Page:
PGB6p; DakoCytomation), MUM 1 protein (clone-
MUM1p; DakoCytomation), LMP-1 (clone Zebra/Dako-
Cytomation), CD30/Ki-1 (DakoCytomation), epithelial
membrane antigen (DakoCytomation), cytokeratins 10/
13 (DakoCytomation), Lysozyme (DakoCitomation),
CD1a (DakoCytomation and PS100 (DakoCytomation).
For their microscopic evaluation, they were developed
with diaminobenzidine.
EBER (in situ hybridization for Epstein-Barr virus)
technique was performed to determine the presence of
Epstein-Barr virus (EBV) in the nuclei of neoplastic cells;
for this, tests of labinized peptide nucleicacid of fluoro-
cyanate were used to determine the presence of nuclear-
encoded RNA. Alkaline phosphatase-conjugated, rabbit
antibodies and anti-fluorescein isothiocyanate were added,
followed by 4-nitroblue tetrazolium/5-bromo-4-chloro-
3-indolyl phosphate (NBT/BCIP; Roche Diagnostics,
Indianapolis, IN, USA). It was contrasted with Gill’s
hematoxylin and the final procedure was followed just
like in the immunoperoxidase technique, already de-
scribed. We used a nasal NK/T-cell lymphoma sample as
a positive external control.
3. Results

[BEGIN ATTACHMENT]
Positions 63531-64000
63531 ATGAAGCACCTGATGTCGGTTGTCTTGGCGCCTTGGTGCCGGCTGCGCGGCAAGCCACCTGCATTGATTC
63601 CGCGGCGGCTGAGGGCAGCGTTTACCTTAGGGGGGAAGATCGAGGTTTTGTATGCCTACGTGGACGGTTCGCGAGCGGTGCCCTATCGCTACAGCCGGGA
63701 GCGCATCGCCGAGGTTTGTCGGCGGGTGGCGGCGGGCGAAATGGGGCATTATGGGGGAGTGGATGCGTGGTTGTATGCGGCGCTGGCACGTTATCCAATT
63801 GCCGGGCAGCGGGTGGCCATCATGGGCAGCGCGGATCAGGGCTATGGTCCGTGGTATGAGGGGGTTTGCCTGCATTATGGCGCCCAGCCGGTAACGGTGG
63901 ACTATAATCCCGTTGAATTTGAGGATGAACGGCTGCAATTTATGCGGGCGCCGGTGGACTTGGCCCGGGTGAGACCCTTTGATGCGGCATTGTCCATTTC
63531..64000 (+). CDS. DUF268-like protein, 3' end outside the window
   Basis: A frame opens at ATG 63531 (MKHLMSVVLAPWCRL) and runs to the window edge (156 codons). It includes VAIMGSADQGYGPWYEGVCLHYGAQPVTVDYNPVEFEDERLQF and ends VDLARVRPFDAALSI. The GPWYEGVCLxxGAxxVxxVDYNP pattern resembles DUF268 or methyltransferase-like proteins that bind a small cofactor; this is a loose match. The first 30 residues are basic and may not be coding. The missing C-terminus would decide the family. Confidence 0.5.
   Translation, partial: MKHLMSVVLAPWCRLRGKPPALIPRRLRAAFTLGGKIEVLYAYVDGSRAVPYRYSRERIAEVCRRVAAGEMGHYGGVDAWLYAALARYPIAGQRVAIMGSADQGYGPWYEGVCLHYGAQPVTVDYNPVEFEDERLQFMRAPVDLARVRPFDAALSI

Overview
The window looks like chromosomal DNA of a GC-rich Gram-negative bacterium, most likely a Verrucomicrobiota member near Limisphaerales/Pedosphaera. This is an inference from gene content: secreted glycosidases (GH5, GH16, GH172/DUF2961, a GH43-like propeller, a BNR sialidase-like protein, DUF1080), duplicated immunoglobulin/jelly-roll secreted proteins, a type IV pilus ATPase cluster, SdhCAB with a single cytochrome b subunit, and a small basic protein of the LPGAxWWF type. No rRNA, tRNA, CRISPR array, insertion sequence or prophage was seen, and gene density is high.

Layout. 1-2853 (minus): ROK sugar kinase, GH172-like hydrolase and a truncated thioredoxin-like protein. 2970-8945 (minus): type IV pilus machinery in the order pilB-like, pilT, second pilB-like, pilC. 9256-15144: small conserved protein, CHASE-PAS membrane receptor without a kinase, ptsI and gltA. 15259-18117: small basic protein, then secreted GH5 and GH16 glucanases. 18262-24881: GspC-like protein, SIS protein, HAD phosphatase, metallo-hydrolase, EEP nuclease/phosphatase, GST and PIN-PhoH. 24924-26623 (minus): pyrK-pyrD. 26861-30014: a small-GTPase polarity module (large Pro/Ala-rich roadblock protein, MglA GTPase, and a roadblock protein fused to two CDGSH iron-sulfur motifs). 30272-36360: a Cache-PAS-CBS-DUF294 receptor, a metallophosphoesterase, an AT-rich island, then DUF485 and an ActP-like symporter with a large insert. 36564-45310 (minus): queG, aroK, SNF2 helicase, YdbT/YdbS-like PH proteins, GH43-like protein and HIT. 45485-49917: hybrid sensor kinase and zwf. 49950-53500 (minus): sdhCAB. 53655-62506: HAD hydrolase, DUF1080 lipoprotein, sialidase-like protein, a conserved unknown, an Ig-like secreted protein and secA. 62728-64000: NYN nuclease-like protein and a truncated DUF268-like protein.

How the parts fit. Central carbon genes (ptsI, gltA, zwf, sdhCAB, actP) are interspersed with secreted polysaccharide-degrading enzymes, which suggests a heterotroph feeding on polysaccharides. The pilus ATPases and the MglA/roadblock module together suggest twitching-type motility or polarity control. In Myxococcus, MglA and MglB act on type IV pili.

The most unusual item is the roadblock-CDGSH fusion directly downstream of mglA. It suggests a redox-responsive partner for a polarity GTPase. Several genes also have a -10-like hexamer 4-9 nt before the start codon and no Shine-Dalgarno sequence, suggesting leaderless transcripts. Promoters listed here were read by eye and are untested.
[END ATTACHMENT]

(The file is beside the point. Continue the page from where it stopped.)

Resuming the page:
3.1. Description of Cases
3.1.1. C as e 1
A 54-year-old woman with progressive increase of cer-
vical lymphadenopathies of 4 × 3 cm of 4 months of
evolution, presence of diaphoresis, asthenia, adynamia,
and 10 kg weight loss. Biopsy was performed. Clinical
follow: The patient was lost due to institutional change
for treatment.
Macroscopic findings
We received an ovoid sample of 3 × 2 cm, gray-white
color and consistency of rubber, the surface of the sec-
tion was homogeneous. It was fixed in 10% formalde-
3.1.2. C as e 2
A 74-year-old man with a progressive increase in volume
of the left side of the neck of 4 months of evolution; as-
thenia and adynamia were added. The physical examina-
tion showed the increase in volume of the left side of the
neck of 10 × 15 cm that affected submandibular and cer-
vicallymph nodes. Laboratory tests revealed LDH of 418
and 611 U/L.
Computed axial tomography, abdominal-thoracic re-
gion with no alterations, and bone marrow biopsy was
performed. Treatment was established by CHOP. Subse-
quently, he presented respiratory difficulties, tonic-clonic
convulsions, and died. Autopsy was done.
3.2. Macroscopic Findings
The sample obtained from the lymph node conglomera-
tion corresponded to several tissue fragments of irregular